For various reasons, I’ve had to watch a lot of Almodóvar movies recently, particularly the early, funny ones. And, Jesus, let me tell you, there is a collapse in quality over the course of that career that on one level makes me very sad. I agree with the people who are close to me that All About My Mother is probably his best movie, but even that shows the roots of what over the past twenty years (by 2020, Almodóvar will have been releasing movies for forty years, which is maybe part of the problem) has hardened into mannerism and an absolute privileging of sheen over substance. Or maybe I don’t really mean that, because the sheen has always been the attraction of his movies, but the early movies, which were about the sheen in some ways, or certainly had the actors engaging with the sheen, are infinitely more palatable than the later ones, in which the obsession with surfaces and the look of the thing has eaten into the spaces where the actors were previously allowed to play. Also, he’s working with different, sheenier actors more often now, and I’d swap Elena Anaya for Chus Lampreave any day. No disrespect, but sometimes you just have to bow before genius.
One of the people I’m teaching at the moment is writing a dissertation on nonsense literature. Of course, it’s surprisingly difficult to get a handle on it: it’s not satire, it’s not purely humorous, it’s sometimes an element of something larger than itself. It can be the Vikings singing about Spam, but Monty Python isn’t entirely nonsense. It can be a part of ‘perhaps the greatest anonymous poem in English’, but no one would read Tom O’Bedlam’s song and think it was entirely nonsense ,either. Lewis Carroll isn’t nonsense; Edward Lear is: is that right? It can be Spike Milligan, who makes his own kind of comic sense, or the art-school pranks of Vivian Stanshall and the Bonzo Dog Doo-Dah Band, all goggly-eyed policemen and semi-ironic recorders. Speaking of Stanshall, Sir Henry at Rawlinson End is nonsense, but it’s also satire, and something queer all of its own at the same time. How much of a shared background of knowledge and sensibility does nonsense call for? Is it nonsense if it makes you laugh, if it’s trying to make you laugh? Is it nonsense if it scares the willies out of you?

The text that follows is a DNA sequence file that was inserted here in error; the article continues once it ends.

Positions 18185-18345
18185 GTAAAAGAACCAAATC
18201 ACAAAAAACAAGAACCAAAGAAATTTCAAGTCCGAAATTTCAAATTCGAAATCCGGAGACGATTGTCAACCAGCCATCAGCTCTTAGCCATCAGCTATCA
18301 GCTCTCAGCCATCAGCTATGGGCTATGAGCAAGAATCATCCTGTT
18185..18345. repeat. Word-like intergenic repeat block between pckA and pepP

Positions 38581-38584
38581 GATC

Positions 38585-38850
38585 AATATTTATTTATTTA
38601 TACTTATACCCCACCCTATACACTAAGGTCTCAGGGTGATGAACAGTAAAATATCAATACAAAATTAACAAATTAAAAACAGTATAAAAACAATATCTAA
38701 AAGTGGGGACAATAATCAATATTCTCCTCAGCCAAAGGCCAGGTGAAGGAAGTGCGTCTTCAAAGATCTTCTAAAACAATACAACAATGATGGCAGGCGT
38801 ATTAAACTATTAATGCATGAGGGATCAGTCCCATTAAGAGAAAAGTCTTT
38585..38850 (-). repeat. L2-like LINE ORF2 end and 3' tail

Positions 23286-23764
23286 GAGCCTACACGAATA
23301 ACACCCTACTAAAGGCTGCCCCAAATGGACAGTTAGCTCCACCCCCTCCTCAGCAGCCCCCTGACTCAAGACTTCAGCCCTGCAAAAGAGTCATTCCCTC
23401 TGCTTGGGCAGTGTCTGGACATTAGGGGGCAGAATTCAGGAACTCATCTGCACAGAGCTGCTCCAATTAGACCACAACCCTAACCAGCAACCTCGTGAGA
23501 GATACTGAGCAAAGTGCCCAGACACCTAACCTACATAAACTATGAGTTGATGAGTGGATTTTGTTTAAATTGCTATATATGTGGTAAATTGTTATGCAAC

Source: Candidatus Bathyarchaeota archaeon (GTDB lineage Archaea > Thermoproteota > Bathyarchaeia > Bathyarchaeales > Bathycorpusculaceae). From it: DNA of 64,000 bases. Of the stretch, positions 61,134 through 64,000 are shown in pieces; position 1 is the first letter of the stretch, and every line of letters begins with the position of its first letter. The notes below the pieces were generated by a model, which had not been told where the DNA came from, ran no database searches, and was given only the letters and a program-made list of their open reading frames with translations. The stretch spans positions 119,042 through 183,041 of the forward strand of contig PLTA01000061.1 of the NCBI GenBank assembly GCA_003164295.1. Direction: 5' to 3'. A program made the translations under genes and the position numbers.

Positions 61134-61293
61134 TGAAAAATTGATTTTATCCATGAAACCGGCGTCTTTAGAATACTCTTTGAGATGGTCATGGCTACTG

It’s been an odd week, an odd couple of weeks. I started a new job, and am still settling into whatever it might turn out to be. I mean, I know what I’m employed to do, it’s not like I’ve been blindfolded and taken across the border into the East, forever to make movies at the whim of a mad king. But how what I’m employed to do will manifest itself is still up for grabs. Everyone else is being very helpful. But even so, that doesn’t stop me from feeling a little lost.
Thank goodness for my other job, the one where I know what I’m meant to do. I was at the Creative Writing MSt in Oxford this weekend, teaching a couple of workshops on writing poetry. In the first year of the MSt, everyone has to try every genre, and so I was teaching 29 people, only eleven of whom stated that poetry was something they were interested in. A difficult one to pitch.